|An audible notification signaling that the mute function is disabled.
|Noise cancelling is a technology which uses multiple microphone sensors. One or more picks up your voice, while the others capture ambient noise. By doing this, your headset can cancel redundant sounds and eliminate unwanted sounds.
|An omnidirectional mic captures sound from all directions.
|A Plantronics feature that lets you hear the surrounding sound without taking off your headphones. This is a process where one or more of the microphones on a headset are activated to pick up ambient sounds, then feed them into the user's ear. This is also called "open listen" mode.
|Some headset designs feature an arm that loops around the user’s ear to keep the headset in place. This replaces the over-the-head arm on monaural headsets.
|Over-the-head configurations have use an arm that extends from one ear to the other, over your head.
|The process of connecting two wireless devices. A common word in the realm of Bluetooth.
|During the process of pairing, the involved devices are in pairing mode. This is commonly associated with Bluetooth, and a blinking light is the conventional signal when a device is in pairing mode.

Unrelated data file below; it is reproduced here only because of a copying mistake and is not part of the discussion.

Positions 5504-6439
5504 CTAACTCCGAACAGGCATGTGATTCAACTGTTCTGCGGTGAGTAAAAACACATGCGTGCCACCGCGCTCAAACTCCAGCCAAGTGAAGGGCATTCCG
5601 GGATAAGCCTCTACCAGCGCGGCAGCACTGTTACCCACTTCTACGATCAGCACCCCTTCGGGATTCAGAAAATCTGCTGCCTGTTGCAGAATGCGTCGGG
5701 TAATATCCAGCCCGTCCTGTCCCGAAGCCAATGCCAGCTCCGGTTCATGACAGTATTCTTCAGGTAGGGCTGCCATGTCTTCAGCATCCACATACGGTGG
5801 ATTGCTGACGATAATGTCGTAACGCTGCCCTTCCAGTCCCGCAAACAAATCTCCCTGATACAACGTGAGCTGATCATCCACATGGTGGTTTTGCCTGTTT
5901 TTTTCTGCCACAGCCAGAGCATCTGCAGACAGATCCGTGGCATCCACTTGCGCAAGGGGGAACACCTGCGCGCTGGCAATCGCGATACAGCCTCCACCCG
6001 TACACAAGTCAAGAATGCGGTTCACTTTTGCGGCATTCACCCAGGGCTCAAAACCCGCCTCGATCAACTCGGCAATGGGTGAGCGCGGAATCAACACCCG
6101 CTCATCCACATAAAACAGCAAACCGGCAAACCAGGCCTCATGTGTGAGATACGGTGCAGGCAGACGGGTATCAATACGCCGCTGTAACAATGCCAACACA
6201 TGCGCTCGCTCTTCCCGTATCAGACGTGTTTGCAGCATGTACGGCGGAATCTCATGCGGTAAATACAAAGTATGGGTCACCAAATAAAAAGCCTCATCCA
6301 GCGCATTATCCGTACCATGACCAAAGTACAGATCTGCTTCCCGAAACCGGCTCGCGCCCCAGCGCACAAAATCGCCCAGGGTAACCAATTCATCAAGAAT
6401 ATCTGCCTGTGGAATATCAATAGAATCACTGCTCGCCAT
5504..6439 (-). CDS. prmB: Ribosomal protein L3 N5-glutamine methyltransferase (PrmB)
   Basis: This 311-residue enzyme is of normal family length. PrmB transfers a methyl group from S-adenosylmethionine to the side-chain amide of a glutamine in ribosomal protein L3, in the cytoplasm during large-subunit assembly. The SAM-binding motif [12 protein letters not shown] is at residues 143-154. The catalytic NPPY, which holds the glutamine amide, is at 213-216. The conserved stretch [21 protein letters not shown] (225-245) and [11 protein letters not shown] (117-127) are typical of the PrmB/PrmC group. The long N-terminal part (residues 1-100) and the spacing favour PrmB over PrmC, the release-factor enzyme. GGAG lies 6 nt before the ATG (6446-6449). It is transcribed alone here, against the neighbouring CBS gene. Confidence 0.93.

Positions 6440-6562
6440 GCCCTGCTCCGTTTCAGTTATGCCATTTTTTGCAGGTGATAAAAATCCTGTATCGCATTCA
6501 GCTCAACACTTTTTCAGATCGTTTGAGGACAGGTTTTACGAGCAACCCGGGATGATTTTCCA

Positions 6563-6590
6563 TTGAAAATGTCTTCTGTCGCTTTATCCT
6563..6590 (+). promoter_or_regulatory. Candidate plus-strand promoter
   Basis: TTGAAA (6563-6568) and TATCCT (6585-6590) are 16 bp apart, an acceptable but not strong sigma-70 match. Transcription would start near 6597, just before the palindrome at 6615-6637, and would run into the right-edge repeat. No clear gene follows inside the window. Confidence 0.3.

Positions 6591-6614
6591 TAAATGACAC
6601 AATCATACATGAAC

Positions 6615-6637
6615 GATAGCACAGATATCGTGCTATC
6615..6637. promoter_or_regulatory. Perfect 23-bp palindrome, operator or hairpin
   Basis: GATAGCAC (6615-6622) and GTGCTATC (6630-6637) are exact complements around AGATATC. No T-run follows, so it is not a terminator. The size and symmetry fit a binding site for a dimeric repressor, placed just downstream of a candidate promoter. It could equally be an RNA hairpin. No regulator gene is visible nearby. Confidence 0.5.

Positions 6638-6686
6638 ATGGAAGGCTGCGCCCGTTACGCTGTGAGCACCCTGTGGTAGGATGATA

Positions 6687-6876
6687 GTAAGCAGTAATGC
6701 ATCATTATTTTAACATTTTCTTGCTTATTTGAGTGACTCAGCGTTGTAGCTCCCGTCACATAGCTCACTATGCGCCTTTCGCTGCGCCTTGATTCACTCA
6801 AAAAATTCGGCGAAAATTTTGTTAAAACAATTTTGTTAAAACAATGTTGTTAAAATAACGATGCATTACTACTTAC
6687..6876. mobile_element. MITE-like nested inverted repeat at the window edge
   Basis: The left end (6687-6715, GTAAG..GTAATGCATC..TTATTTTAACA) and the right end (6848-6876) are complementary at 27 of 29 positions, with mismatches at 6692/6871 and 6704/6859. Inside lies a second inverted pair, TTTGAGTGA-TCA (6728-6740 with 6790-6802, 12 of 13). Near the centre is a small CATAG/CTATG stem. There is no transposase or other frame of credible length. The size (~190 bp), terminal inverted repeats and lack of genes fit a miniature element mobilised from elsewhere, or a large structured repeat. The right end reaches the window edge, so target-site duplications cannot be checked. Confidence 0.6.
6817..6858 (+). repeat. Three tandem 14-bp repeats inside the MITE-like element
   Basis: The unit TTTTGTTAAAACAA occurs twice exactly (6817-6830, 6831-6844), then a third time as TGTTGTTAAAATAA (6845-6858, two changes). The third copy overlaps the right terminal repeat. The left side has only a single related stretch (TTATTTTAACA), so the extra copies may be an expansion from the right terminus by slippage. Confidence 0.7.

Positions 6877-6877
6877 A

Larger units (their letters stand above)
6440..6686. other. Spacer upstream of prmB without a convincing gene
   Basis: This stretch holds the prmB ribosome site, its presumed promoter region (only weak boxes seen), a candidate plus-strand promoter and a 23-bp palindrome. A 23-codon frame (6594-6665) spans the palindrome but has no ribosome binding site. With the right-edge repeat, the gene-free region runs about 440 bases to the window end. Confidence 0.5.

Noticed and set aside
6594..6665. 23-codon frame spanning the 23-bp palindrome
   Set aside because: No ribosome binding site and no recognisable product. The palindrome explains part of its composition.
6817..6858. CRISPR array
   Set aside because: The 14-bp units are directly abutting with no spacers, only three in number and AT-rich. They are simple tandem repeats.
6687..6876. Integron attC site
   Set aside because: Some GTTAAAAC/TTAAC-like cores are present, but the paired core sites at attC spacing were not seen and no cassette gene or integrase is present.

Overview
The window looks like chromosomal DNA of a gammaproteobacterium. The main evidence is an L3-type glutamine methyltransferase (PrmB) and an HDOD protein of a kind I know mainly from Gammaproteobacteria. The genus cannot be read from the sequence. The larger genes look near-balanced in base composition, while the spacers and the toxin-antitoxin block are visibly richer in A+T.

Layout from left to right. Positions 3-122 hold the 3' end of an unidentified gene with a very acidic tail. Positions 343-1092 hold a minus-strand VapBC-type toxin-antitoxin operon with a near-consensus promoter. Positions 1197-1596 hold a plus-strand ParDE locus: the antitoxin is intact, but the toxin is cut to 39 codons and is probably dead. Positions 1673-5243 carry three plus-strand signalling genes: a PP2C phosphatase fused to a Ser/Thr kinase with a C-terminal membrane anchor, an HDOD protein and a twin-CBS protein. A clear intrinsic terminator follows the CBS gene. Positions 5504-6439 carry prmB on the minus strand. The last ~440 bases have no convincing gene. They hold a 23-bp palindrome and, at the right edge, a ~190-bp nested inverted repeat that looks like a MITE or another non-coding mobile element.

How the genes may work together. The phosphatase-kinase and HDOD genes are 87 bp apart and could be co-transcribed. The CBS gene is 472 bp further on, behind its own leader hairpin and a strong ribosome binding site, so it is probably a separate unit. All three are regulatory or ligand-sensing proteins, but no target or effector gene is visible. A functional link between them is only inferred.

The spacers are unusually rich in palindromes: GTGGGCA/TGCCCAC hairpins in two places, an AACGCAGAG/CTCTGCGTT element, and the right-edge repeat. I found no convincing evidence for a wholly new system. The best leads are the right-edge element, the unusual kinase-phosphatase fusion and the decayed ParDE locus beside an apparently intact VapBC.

|Refers to a security key required to connect two (or more) wireless devices. For Bluetooth devices, this is commonly ‘0000.’
|This refers to the volume setting of your headset. It affects the volume you hear your caller, but does not affect the volume of your voice on their end.
|Disconnect or send call to voicemail.
|Resets a device to factory settings. Please check the manual before resetting. Some devices do not have a reset button.
|A standard modular plug on most corded telephones. Use this to connect a receiver or headset.
|A screen lock/unlock capability based on proximity detection of a Plantronics Legend Bluetooth® headset.
|Smart Sensor Technology
|A technology which detects whether or not a headset is being worn.
|A piece of software which effectively gives phone capabilities to your computer.
|A computer part dedicated to processing audio. These can also feature a variety of ports, depending on the sound card.
|An automatic gain control system found in Plantronics adapters that provides natural voice tone and removes loud tones as well as occasional noises and crackles on the line.
|The state when a headset is on but not in use.
|Stereo sound has two audio signals: left and right, which gives depth and realness. Conversely, mono sound uses only one signal for both sides of the headset. For example, on a stereo headset you might hear a thud to your left or right, whereas on a mono headset where you hear a thud in both ears.
|Pairing, but for DECT devices.
|The length of you can talk on a headset before it needs to be recharged.